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Post-Brexit Travel: A Breakdown

Believe it or not, it’s been almost 8 years since UK citizens voted to leave the European Union. We officially left the EU four years after the vote, and a month after that, the Brexit deal was finalised. Now there’s a new set of rules and regulations on travelling in Europe, and we want to summarise the important bits here so our customers have a basic understanding of where we are with it all.

In short, European travel isn't all that different. There’s a couple of visa changes to bear in mind and you might need more evidence of your stay when it comes to border control and immigration laws, but as always it’s imperative that you do your research and don’t end up high and dry for a potentially silly reason.

Free Movement
So ‘free movement’ is what used to happen when we were in the EU. It basically meant that we could visit, work, live, and study freely in an EU country without a visa. And that people from other EU countries could do the same in the UK. Leaving the European Union has changed that, so if you want to be away for longer than a short-term getaway, there are now a few hoops to jump through.

Limited Periods Of Stay
You might have heard of the Schengen area. It’s a group of European countries who are all members of the EU, as well as Iceland, Liechtenstein, Norway, and Switzerland. If you’re planning a long-term trip to any of these countries which is longer than 90 days in any 180 day period, you’ll need to apply for a visa in advance. There are some EU countries though - Bulgaria, Cyprus, Croatia, Romania - that aren’t in the Schengen area, so visits to these places won’t count towards your 90 day total. If you’re no good at maths or calendars, you can use this calculator to work it all out.

The Common Travel Area
The good news is that Brexit hasn’t changed the travel requirements for British citizens travelling within the Common Travel Area. The CTA consists of Ireland, Jersey, Guernsey, and the Isle of Man, so the new passport and/or visa requirements won’t affect your trips to these places at all. As you were!

Brits travelling within the EU now have to make sure that:

  1. Their passport has been issued within the last 10 years and;
  2. It has 3 months’ validity left on it on the day you come back from your trip.

So  if you’re going on holiday from the 1st - 10th July 2024, your passport must have an issue date after 1st July 2014. It must also have an expiry date of 10th October, at the absolute earliest.

There’s also this new system at the airport which is scheduled to go ahead later this year. Designed to help process travellers safely, quickly, and efficiently, the EES (Entry/Exit System) aims to fully automate getting your passport stamped.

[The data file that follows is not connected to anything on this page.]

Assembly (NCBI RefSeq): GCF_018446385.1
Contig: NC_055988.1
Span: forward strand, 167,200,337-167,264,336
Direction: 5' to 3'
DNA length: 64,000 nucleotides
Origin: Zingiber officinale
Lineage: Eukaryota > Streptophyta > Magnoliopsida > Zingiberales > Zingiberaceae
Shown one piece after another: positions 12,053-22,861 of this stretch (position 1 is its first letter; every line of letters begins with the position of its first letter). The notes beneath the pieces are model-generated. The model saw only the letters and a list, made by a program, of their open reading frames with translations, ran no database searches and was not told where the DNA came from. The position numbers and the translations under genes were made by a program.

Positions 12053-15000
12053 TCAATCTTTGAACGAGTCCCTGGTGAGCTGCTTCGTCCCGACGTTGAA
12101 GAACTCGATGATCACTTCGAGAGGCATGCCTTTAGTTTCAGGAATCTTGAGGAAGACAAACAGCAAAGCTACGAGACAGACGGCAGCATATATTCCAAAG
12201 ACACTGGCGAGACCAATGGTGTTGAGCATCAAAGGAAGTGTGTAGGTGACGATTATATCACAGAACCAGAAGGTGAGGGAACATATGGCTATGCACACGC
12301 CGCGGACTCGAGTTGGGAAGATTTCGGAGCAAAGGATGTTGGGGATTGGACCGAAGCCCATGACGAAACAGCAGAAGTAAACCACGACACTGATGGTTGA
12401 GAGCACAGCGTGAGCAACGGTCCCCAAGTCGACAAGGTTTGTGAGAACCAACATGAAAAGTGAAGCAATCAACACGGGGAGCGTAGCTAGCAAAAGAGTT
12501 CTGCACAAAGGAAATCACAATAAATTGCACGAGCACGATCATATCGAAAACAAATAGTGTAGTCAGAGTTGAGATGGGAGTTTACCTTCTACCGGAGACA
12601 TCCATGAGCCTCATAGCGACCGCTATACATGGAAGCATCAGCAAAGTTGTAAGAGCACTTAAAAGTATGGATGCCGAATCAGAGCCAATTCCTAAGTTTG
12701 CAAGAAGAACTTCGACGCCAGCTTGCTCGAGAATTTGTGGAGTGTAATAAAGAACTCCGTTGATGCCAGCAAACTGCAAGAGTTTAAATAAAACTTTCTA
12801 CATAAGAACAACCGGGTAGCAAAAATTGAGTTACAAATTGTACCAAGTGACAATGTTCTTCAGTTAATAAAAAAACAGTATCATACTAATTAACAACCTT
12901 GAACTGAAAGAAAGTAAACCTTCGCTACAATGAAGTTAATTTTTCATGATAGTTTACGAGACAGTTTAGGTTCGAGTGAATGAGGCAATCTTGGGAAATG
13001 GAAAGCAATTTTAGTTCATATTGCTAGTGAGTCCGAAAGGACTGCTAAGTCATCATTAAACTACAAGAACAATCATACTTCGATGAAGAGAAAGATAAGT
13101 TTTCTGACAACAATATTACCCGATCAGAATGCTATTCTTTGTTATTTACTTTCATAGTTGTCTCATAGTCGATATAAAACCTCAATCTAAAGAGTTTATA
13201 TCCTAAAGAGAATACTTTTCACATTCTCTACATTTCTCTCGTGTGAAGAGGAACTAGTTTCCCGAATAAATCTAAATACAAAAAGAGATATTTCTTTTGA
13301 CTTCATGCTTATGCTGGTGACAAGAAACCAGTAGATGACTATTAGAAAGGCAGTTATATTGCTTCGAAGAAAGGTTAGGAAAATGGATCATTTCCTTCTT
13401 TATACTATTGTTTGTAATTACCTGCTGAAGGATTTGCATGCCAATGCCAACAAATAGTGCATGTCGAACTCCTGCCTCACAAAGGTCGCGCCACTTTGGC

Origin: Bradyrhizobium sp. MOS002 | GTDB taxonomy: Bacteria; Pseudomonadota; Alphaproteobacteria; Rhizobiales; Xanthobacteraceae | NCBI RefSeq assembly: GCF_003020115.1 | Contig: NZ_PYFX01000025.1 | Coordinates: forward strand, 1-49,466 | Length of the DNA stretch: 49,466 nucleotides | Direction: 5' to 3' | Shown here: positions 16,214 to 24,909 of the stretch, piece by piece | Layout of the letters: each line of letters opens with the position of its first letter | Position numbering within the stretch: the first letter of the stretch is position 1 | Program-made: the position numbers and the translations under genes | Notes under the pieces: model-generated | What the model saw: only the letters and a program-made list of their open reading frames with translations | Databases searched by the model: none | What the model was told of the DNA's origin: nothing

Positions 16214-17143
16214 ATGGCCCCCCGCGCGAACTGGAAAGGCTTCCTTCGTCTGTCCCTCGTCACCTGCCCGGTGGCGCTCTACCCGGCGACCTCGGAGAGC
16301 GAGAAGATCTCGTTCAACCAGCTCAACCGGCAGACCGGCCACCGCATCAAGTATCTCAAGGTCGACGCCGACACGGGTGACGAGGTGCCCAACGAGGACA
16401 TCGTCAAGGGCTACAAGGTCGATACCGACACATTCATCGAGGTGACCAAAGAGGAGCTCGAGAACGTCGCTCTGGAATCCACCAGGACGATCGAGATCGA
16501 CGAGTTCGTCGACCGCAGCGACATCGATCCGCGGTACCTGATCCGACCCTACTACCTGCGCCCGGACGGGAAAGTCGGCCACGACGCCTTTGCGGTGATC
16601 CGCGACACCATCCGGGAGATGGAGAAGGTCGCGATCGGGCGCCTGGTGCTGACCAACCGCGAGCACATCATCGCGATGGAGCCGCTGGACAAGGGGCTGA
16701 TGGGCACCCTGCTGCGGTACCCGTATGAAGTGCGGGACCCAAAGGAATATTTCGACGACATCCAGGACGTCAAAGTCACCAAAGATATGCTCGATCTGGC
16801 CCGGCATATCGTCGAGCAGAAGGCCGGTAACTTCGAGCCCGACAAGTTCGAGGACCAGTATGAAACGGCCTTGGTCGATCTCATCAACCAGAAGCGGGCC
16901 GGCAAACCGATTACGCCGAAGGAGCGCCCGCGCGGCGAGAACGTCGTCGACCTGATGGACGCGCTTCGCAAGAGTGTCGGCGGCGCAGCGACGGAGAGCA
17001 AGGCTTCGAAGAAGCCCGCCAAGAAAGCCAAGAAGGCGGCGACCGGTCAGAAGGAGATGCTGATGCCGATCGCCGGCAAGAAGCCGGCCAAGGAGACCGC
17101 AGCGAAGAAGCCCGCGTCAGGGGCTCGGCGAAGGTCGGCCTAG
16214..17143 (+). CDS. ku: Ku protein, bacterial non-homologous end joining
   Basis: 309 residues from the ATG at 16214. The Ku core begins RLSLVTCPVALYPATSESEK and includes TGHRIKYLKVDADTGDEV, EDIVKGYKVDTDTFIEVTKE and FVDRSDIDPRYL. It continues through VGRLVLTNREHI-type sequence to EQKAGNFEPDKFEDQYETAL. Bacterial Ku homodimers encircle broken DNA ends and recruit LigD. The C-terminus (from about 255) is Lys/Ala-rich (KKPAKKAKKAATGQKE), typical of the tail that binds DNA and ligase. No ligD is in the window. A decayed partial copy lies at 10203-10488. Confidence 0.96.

EES is supposed to work alongside ETIAS, which stands for the European Travel Information and Authorisation Systems. Due to launch in 2025, UK and other non-EU travellers will have to complete a form and pay a one-off fee for a travel authorisation which lasts for a set amount of time. Upon arrival at EU borders, they will then have their data verified, fingerprints and/or photo taken, and be asked a set of questions. Passports will be scanned, and biometrics checked before entry to the country. All quite high-tech isn’t it?

Border Control
When you’re going through border/passport control at the airport, you won’t be able to use the lanes for EU or EEA citizens, unless you’re a family member of an EU/EFTA citizen. This means you’ll probably need to join the ‘non-EU’ or ‘third-country’ lanes. Bear in mind that these new border check procedures can lead to longer waiting times than we’re used to.

Your passport will be stamped both on entry and exit to make sure you don’t go over the 90 day stay limit. Other information required by border officials abroad might now include the following:

  1. Proof of return to the UK
  2. Suitable finances to fund your stay
  3. Proof of accommodation abroad
  4. An‘invitation’ letter
  5. Other supporting documents

For country-specific guidance about entry requirements, it’s best to check the FCDO’s travel advice pages.

Other bits and bobs to consider:

Health Cards: EHIC or GHIC
Your EHIC card will remain valid until its expiry date. After that, you’ll have to apply for a replacement GHIC card for free online. Check out our blog post for more information.

Driving In The EU
The rules for driving will vary from country to country, so make sure you check the FCDO’s advice for country-specific advice. In any case, you’ll need to do the following:

  1. Get a UK car sticker for driving your own car abroad
  2. Get an International Driving Permit (IDP) if you have a paper licence, or licence issued in Gibraltar, Guernsey, Jersey, and the Isle of Man
  3. Check if you need a Green Card to prove you have valid car insurance abroad

Data Roaming
You’ll need to check with your tariff provider to see if they’ve changed their EU-roaming costs. Some major providers have said that Brexit will not change their charges at all, although others have not specified this.

Taking Your Pet Abroad
Unfortunately you can’t use your pet passport anymore, and will now have to apply for an Animal Health Certificate (AHC). Speak to your vet at least one month before travelling to arrange this, and make sure your pet is microchipped, vaccinated, and has the relevant available treatments to travel within the EU.

8th April 2024

Travelling to Europe following Brexit | ABTA
After Brexit: Visiting, working and living in the EU | House Of Commons Library
Brexit Travel Advice - Will Brexit Affect Travel Plans | Expat Explore